Japan's big manufacturers signal tentative willingness on wage hikes


By Yoko Kubota and Maki Shiraki

TOKYO, Oct 30 (Reuters) - Japan's big manufacturers, underpressure from Prime Minister Shinzo Abe to boost wages andcreate a "virtuous cycle" of growth to defeat deflation, areshowing signs they are willing to raise workers' pay.

Abe's reflationary policies to stimulate spending andinvestment have boosted the fortunes of many corporations inJapan, which is now the fastest growing of the G7 rich nations.

Mitsubishi Motors Corp, a second-tier automaker andkey player in the Mitsubishi group of companies, sounded upbeatabout the prospects for salary increases for its workers as itcompletes a decade-long recovery from deep losses.

"Up to now, everywhere in Japan we've done nothing butpersevere and do without," the automaker's president OsamuMasuko told an earnings briefing this week. "It's really too badfor people these days. If we could do this for them, it would begreat."

Masuko also said the company aims to resume dividendpayments for the first time in more than a decade, while sourcesfamiliar with the matter say it is preparing to raise about $2billion from a share issue to pay back a 2004 bailout.

Prime Minister Abe has recently been pressing big companiessuch as Toyota Motor Corp to go beyond one-off bonusesand increase base pay to help create a self-sustaining cycle ofgrowth that could help pull Japan out of 15 years of deflation.

But wariness about the durability of growth and aboutweakness overseas has left some big companies reluctant to boostwages.

The latest Labour Ministry data showed that regular pay,which excludes overtime and bonuses, declined for a 15th monthin a row in August by 0.4 percent, to 241,131 yen ($2,500). September data is due for release on Thursday.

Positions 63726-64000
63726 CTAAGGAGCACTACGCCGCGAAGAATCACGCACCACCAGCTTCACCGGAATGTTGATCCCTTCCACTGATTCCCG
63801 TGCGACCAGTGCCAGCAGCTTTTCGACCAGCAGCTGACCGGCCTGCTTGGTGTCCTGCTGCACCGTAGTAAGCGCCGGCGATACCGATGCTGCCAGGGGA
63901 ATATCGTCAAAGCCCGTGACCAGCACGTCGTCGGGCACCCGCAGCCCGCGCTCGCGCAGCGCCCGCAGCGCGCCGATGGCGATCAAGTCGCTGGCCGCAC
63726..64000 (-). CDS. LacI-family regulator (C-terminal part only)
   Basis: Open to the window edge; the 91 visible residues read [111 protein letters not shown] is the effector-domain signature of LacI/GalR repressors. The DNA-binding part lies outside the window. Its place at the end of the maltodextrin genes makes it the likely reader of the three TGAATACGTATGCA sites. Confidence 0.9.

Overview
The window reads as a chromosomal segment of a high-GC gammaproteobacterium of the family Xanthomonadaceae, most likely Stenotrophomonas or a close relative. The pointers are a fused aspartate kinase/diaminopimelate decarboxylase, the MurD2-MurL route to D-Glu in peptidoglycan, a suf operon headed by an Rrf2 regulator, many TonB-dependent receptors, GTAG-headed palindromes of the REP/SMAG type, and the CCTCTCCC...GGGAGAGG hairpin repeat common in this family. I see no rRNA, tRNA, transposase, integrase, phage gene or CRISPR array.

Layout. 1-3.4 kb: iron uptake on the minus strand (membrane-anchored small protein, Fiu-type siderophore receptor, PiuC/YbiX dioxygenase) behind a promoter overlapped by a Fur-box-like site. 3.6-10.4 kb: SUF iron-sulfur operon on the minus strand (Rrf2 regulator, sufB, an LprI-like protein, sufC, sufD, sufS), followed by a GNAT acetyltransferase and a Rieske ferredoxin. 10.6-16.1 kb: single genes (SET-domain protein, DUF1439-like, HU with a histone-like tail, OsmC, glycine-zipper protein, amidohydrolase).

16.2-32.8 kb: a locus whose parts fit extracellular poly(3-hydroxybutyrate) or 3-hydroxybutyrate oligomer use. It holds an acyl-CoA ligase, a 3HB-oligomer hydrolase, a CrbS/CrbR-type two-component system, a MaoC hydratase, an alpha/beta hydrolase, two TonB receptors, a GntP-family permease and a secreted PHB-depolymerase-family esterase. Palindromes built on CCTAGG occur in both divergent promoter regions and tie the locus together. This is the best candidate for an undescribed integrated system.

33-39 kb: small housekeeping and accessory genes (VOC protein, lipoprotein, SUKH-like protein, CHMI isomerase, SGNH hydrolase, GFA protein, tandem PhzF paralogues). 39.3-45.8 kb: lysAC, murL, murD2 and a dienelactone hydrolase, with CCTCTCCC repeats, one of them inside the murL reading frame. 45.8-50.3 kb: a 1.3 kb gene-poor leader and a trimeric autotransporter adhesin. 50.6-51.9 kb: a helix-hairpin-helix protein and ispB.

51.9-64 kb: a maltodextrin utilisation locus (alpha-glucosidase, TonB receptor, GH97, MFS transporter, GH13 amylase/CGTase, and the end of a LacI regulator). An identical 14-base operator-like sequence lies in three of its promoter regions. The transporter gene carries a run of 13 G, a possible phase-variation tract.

"We will only consider base pay increases after we have seenresults for the full financial year (to March)," said HitachiLtd Executive Vice President Toyoaki Nakamura told anearnings briefing on Tuesday.

"The first half exceeded our expectations but with doubtsover the U.S. and China, we can't say anything with certaintyregarding wage increases."

The electronics conglomerate, which makes goods from nuclearreactors to washing machines, is Japan's largest manufacturingemployer with more than 200,000 workers.


The comments seemed to be a step back from remarks less thantwo weeks earlier by Hitachi Chairman Takashi Kawamura, whocreated a stir as he came out of a meeting of business, labourand government leaders and suggested that his company would beopen to the possibility of raising base salaries.

Toyota president Akio Toyoda also told that meeting that hewould consider returning higher profits in the form of pay.

Up to that point corporate leaders had been circumspect,willing to boost one-off bonus payments but wary of beingsaddled with higher fixed costs from a base pay rise -especially after many spent the last decade or more paringlabour costs through often painful bouts of restructuring.

One inducement for companies to raise wages was a proposalthis month for an early end to a corporate levy that has fundedrebuilding after the 2011 earthquake and tsunami, while Abe hascalled for examining a permanent cut in the corporate tax rate.

But a recent Reuters corporate survey found that only 5percent of respondents would use the additional savings to raisewages.

For years Japanese firms have been hoarding cash, instead ofspending on plants and equipment or raising salaries, due inpart to the view that Japan would remain mired in deflation. Asa result, corporate Japan is sitting on a cash pile of some 220trillion yen, Bank of Japan data shows.

Nippon Steel & Sumitomo Metal Corp, the world'ssecond-biggest steelmaker, said on Wednesday it would set aside5 billion yen to increase staff bonuses next year as itsbusiness prospects improve.

Executive Vice President Katsuhiko Ota said average bonusesnext year would rise between 20 and 30 percent from this year,as the company expects profit to rise.

But Ota declined to comment when asked whether base salarieswould be increased, saying unions have not made a formal requeston wage hikes.

Nippon Steel President Hiroshi Tomono, who also serves aschairman of the Japan Iron and Steel Federation, said on Monday:"We have adopted a scheme in which earnings are reflected inbonuses. That's the basic way of rewarding employees."

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